A day after Dr Abd Al Masih Nwiya, Bassam Michael and Ashur Abraham were executed by ISIS, I need to find some escape from reality. I go out and on my way home, I call a friend from Church to confirm a coffee catch-up later on. Unsurprisingly, we start talking about the execution when he tells me that one of the martyrs was my neighbour’s relative. Suddenly the knot in my stomach gets bigger. I realise that on some level, I already knew that. Somehow I felt it yesterday. My neighbour is a widow. Her husband’s aunt and 5 cousins were kidnapped from Khabour in February. She fears for their safety and for this reason has asked me not to disclose the name of her cousin.
On my way home, all I can think about is how this war keeps getting closer to home. Now it’s in my neighbourhood. The very suburb I used to play in happily as a kid now seems full of sadness.
As I open the door, I hear crying. It’s my neighbour! What will I say? I feel weak!! It feels like the grief is never going to leave, not just her but anyone. “How much longer can we all endure this?” I wonder as I take a deep breath and walk in. I feel guilty but I don’t know why. I feel the room getting warmer as I approach her to give her my condolences. My tears start to flow with hers. “Please God not again!” I think. “Don’t let me breakdown! Please give me strength.” Nuri’s article “We often cry, but cannot give up” comes to mind.
I try to talk to her but she is quiet. I know she is thinking of her nephew. My tears won’t stop. How I can I have so many tears left in me?? I feel like I’ve been crying for over a year. Me and everyone on the ADFA. Bitter, endless tears.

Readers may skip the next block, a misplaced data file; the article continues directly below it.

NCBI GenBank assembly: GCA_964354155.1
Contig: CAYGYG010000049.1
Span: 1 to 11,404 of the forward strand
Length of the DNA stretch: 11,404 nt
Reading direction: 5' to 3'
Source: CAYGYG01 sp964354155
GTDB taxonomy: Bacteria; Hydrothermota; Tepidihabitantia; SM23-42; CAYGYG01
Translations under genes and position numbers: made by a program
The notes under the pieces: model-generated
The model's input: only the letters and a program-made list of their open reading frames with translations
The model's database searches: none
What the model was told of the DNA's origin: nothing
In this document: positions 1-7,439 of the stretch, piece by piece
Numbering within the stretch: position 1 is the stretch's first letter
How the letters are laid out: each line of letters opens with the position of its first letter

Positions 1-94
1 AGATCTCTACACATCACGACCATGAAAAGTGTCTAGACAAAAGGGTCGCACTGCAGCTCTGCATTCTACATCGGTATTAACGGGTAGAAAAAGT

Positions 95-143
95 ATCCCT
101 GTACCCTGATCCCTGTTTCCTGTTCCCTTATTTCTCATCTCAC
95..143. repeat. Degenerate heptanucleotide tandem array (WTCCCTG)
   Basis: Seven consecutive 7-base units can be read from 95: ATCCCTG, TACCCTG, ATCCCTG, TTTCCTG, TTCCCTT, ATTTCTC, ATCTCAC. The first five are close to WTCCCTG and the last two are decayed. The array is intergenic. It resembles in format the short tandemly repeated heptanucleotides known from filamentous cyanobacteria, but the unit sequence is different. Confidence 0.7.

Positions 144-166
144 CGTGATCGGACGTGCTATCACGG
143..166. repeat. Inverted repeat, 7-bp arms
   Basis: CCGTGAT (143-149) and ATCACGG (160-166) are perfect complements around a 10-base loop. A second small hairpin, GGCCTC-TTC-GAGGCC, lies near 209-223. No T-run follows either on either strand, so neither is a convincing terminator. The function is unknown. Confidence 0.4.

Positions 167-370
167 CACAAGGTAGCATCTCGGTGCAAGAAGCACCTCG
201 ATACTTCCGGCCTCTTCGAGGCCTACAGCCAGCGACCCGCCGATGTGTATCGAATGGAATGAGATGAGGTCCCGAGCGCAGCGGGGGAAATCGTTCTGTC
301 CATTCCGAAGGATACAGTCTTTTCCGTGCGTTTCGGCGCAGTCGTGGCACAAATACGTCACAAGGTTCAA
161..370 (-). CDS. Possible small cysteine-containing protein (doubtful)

When she finally finds her voice she says, “ What can I say? We don’t have any new information. We know that they were murdered 2 weeks ago. There could be others who have died since then. Who knows? My thoughts are with the girls and the women. We really don’t know anything.”
I don’t tell her what I think. My thoughts are too dark to share. As I watch her begin to cry again those feelings of guilt start to come back. I am not sure why. Logically, I know there is nothing I could have done to prevent this. And yet, I can’t help wonder if there was something more I could have done.
I ask her if there’s anything more she wants to share.
“We can only pray to God because I don’t see any help coming from international players. I pray that God will strengthen them in their belief! And I pray that God can lead the Islamic State onto the right path. Just as Jesus asked God to forgive his murderers as he was dying on the cross, I ask He forgives them. I pray for Syria. Not just for Syria but everywhere there is war!”
As I leave the room, I feel even guiltier. I struggle to understand how if I, someone who is not in politics, who doesn’t have an army or billions at my disposal, can spend so many sleepless nights thinking what I can do to try and help, then how do those who can actually make a difference sleep at night? It’s not right. Those 3 men were sons and brothers and husbands. They had lives and dreams and hopes. And now they are gone. Murdered.
As I write this, the family is still hoping for that IS will return the bodies to the Assyrian Church for a proper burial. If they do, it will give the family a chance to say their final goodbyes. It’s a goodbye we all hoped would not have happen. And yet here we are. How many others await the same fate? How many more? I shudder to think and the tears come again.
Peter El Khouri